To satisfy the business necessity standard, is the EEOC requiring formal validation of a criminal record screening policy?

No.  The EEOC takes the position that formal validation is one way to satisfy the business necessity standard (though an unlikely one, based on significant data challenges), but states that an alternative is to deploy what it calls a "targeted screen," i.e., a screen that incorporates the Green factors, and in most instances provides an opportunity for an individualized assessment of potentially disqualified ex-offenders.  The EEOC enumerates a list of factors to consider.

Does the EEOC address the significance of older criminal history information, a question that garnered significant attention at the EEOC's public meetings?

Yes.  One of the factors for determining whether use of conviction records is job related and consistent with business necessity, according to the EEOC, is the time that has passed since the offense, conduct and completion of the sentence.  However, the EEOC does not suggest, much less define, a bright-line standard in this regard.  In fact, the EEOC says that whether the "duration of an exclusion will be sufficiently tailored to justify the business necessity standard will depend on the particular facts and circumstances of each case."  The EEOC further notes that academic studies demonstrate the risk of recidivism declines over time, and these studies may inform an employer's consideration of aged conviction or arrest data.

Can an employer still use a consumer reporting agency (or background screening company) to gather and report the criminal history information? 

Yes.  The guidance does not purport to prohibit employers from using consumer reporting agencies to provide background check reports, but does seem to warn employers away from using such agencies when they provide unreliable information.

Does it matter whether an employer is subject to regulatory requirements?

Yes.  The EEOC acknowledges that some employers are subject to regulatory requirements, but cautions employers about adopting screening policies that exceed those requirements.


Employers that use or are considering using criminal records to screen applicants or employees should consider the following:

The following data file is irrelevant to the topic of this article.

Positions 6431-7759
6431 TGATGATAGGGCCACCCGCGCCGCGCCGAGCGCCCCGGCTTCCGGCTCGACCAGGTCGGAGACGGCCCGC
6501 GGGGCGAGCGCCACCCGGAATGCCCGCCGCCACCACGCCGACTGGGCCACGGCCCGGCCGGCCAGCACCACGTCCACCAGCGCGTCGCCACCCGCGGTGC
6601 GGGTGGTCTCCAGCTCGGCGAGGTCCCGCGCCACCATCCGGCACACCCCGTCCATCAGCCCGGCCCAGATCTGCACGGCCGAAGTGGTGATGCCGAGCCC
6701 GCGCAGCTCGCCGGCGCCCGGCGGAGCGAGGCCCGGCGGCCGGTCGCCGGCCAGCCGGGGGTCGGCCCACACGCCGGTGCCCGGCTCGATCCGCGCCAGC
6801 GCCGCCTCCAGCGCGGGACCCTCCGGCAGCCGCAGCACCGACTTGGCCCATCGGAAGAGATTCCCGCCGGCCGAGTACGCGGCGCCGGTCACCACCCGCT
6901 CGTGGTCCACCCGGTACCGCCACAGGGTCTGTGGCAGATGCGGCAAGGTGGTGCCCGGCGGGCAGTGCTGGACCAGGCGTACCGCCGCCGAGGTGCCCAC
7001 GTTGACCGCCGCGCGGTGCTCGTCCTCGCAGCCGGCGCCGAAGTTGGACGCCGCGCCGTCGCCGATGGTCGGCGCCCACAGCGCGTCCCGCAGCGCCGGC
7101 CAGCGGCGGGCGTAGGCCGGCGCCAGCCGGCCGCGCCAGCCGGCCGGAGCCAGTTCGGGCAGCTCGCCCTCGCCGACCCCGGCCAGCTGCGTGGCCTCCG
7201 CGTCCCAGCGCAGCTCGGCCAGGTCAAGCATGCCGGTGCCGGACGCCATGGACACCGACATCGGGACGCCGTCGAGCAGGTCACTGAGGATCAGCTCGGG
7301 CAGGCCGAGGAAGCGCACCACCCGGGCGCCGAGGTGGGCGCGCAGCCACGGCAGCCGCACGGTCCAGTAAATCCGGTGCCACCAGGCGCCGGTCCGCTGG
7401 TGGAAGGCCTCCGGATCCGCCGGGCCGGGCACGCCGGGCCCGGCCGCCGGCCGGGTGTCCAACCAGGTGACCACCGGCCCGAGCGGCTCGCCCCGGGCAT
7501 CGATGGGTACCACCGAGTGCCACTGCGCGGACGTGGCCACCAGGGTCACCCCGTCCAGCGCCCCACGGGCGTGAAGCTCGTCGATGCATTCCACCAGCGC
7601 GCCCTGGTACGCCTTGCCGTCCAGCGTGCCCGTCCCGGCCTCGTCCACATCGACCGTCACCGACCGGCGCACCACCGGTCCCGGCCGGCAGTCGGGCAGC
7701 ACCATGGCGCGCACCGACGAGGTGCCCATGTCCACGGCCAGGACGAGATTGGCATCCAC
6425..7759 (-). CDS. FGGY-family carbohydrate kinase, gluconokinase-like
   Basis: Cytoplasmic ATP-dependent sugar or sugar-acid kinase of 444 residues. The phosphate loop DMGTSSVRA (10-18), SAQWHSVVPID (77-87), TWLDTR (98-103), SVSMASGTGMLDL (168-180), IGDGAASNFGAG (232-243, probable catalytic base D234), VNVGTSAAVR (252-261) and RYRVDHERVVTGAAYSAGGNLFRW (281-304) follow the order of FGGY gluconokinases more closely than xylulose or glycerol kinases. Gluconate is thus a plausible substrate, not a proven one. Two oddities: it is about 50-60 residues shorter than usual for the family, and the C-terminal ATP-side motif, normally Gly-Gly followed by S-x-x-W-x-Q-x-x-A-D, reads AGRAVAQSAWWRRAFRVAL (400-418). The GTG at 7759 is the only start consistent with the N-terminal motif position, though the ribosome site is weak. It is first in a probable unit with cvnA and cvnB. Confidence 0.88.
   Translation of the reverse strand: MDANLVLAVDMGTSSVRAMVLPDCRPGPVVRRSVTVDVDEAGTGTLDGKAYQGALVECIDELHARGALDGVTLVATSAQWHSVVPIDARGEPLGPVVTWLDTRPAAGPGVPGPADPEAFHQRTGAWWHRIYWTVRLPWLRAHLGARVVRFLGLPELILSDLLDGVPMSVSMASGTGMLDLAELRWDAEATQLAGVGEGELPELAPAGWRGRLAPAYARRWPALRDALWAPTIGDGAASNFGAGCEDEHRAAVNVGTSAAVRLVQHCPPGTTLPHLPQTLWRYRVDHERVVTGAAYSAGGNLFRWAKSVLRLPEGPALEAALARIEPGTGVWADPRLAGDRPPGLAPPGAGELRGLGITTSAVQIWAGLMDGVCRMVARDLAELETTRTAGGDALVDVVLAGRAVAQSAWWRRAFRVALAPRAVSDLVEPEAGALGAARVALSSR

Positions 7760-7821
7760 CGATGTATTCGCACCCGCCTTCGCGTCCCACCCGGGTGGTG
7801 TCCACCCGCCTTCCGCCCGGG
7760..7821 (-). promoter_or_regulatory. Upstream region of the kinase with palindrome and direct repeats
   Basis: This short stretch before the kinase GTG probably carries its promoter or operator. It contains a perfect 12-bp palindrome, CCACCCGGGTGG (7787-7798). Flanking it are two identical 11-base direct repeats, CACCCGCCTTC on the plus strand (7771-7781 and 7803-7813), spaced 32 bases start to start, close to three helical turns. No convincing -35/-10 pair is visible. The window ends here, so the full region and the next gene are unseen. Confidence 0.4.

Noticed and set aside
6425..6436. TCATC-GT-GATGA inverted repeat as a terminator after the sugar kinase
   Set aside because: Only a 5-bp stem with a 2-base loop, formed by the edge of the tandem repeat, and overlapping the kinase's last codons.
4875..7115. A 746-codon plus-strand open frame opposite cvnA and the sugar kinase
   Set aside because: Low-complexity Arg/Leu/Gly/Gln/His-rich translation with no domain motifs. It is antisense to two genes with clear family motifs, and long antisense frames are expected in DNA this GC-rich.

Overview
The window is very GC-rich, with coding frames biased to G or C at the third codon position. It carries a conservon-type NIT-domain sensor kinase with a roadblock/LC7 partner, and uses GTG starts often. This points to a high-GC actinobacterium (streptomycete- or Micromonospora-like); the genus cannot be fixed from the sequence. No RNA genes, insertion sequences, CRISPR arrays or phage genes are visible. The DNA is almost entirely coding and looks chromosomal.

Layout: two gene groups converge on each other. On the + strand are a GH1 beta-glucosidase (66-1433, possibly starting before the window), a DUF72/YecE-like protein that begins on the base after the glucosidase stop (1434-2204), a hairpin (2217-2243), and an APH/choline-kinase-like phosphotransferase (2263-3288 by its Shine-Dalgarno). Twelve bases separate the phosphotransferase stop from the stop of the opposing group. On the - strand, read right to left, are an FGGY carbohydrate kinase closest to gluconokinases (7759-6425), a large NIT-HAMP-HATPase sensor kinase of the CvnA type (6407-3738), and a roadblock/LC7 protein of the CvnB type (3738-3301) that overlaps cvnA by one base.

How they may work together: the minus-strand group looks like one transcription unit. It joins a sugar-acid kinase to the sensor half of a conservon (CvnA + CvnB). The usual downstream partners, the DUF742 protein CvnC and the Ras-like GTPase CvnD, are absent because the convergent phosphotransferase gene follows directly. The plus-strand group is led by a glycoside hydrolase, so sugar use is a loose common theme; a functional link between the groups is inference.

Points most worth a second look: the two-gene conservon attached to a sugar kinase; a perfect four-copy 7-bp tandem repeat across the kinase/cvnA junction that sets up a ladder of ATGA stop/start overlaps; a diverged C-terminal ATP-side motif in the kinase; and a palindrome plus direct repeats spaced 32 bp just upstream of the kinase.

• Employers that want to assess potential disparate impact risks should consider conducting a privileged review of their criminal record-based screening policies to help identify areas of opportunity to fortify Title VII compliance.9  Questions to consider include whether the policy:
    • incorporates variation among different roles within the company;
    • strategically sequences the consideration of criminal records and other types of background information;
    • accounts for the developing body of criminological literature discussing recidivism; and
    • requires confidential handling and destruction of sensitive information.
  • Employers should continue to be mindful of, and comply with, the various laws that impact the use of criminal records in addition to Title VII, including state fair employment laws and the federal and state fair credit reporting laws, such as the Fair Credit Reporting Act.10


1 See EEOC v. Peoplemark, Inc., Case No. 1:08-cv-00907 (W.D. Mich. filed Sept. 29, 2008).  The EEOC has appealed the district court's order awarding attorney's fees and costs to Peoplemark as the prevailing party. 

2 See Rod Fliegel, Jennifer Mora and William Simmons, EEOC Suit Against Employer Screening Applicants Based on Credit History Information Dismissed, Littler ASAP (Feb. 4, 2013).

3 See  EEOC v. Freeman, 8:09-cv-02573 (D. Md., Filed Nov. 30, 2009).

4 Available at www.eeoc.gov/laws/guidance/arrest_conviction.cfm and EEOC, Questions and Answers About the EEOC's Enforcement Guidance on the Consideration of Arrest and Conviction Records in Employment Decisions Under Title VII, www.eeoc.gov/laws/guidance/qa_arrest_conviction.cfm.

 5 See Strategic Enforcement Plan, approved by the EEOC on December 17, 2012, available at http://www.eeoc.gov/eeoc/plan/sep.cfm.